With the ambitious goal to educate 1 % of European citizens in the fundamentals of AI by 2021, Elements of AI, a series of online courses created by Reaktor and the University of Helsinki sets the foundation for understanding the field, explaining what AI is, what it can and can't do, and how to start employing AI methods. The course is free and available in multiple languages, the aim being to teach people from a variety of backgrounds on the basic concepts of artificial intelligence technology. With almost 400.000 students so far from over 170 countries, the course is indeed proving an accessible and engaging resource.
Another beginner course, Coursera's Introduction to Artificial Intelligence, is also a great place to start building up the foundation concepts of the field, and it also contains some hands-on exercises.
For a non-aficionado, navigating literature on the subject of AI can be daunting. Therefore this Machine Learning Glossary provided by Google is a fast and reliable way of checking the meaning of terms when facing specialized jargon. The concepts are explained in a clear, straightforward fashion, and the glossary is an information resource in itself.
- Experience AI
Learning is always more successful with a hands-on approach, and you can get acquainted with AI tools without having to learn to code. Project Runway ML is a public beta software and a platform dedicated to creators of all kinds that allow them to use AI tools without necessitating coding experience. From object detection to generating images from sketches, or creating text descriptions for images, the platform is a fun way to explore some design applications of AI.
This discussion at Columbia GSAPP explores artificial intelligence in architecture through the lens of several research projects.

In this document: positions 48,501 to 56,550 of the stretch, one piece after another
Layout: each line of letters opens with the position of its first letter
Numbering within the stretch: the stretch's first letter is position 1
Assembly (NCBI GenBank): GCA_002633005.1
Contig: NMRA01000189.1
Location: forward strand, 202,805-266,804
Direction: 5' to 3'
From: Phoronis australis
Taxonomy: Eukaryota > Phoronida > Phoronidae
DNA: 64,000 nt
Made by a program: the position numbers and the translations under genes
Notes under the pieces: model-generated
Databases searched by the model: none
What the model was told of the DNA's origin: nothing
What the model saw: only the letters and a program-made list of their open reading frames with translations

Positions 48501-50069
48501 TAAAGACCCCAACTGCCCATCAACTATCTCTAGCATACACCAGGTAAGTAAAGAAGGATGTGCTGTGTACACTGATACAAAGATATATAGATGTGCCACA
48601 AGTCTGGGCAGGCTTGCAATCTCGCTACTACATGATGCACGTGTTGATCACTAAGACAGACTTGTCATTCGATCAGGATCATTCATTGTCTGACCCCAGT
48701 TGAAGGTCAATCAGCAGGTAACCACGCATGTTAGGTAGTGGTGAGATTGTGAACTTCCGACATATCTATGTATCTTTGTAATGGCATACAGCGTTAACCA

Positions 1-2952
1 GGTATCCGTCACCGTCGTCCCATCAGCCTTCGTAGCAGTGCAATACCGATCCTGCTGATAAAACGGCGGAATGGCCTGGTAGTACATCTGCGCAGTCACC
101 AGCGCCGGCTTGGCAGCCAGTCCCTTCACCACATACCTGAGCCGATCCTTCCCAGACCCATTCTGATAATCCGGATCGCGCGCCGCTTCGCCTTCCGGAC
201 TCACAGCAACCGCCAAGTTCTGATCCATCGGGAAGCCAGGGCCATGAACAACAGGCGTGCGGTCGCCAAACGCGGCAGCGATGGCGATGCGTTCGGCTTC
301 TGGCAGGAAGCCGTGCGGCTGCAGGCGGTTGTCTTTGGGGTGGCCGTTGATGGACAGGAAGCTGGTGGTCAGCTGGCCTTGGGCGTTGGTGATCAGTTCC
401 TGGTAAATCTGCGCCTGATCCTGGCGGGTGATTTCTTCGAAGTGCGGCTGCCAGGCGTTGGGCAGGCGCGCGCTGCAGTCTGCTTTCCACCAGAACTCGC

Harvard GSD's lecture presents how AI-based tools and computer simulations could support landscape architecture.
In this lecture at the Strelka Institute, sociologist and professor Benjamin Bratton talks about AI and shares the results of the research projects undertaken in collaboration with Google Research. Read more about Bratton's ideas concerning in this Archdaily interview.
In addition, you can now take a virtual tour of the AI & Architecture exhibition, which was scheduled to take place at the Pavillon de l'Arsenal in Paris, France, but closed down due to the COVID-19 crisis. The curators decided to offer to the public an immersive experience, by recreating the exhibit as a virtual tour. Featuring the opening conference, a timeline of AI development, examples of its application to architecture, the exhibition is very rich in information and indeed an immersive experience.
- Advanced level
Going further would require maths, as well as computer science prior training. Still, there are plenty of online resources addressing a more knowledgeable audience.
Google's Machine Learning Crash Course does not require any prior knowledge in machine learning, but students should have some experience programming in Python. However, all the different topics have an Introduction page that can at least provide an idea about how the process works.
Another Machine Learning course, this time offered by Stanford University, focuses on gaining the practical know-how on the subject.
For those already skilled in computer science, there is also the Artificial Intelligence course available on MIT's Youtube channel.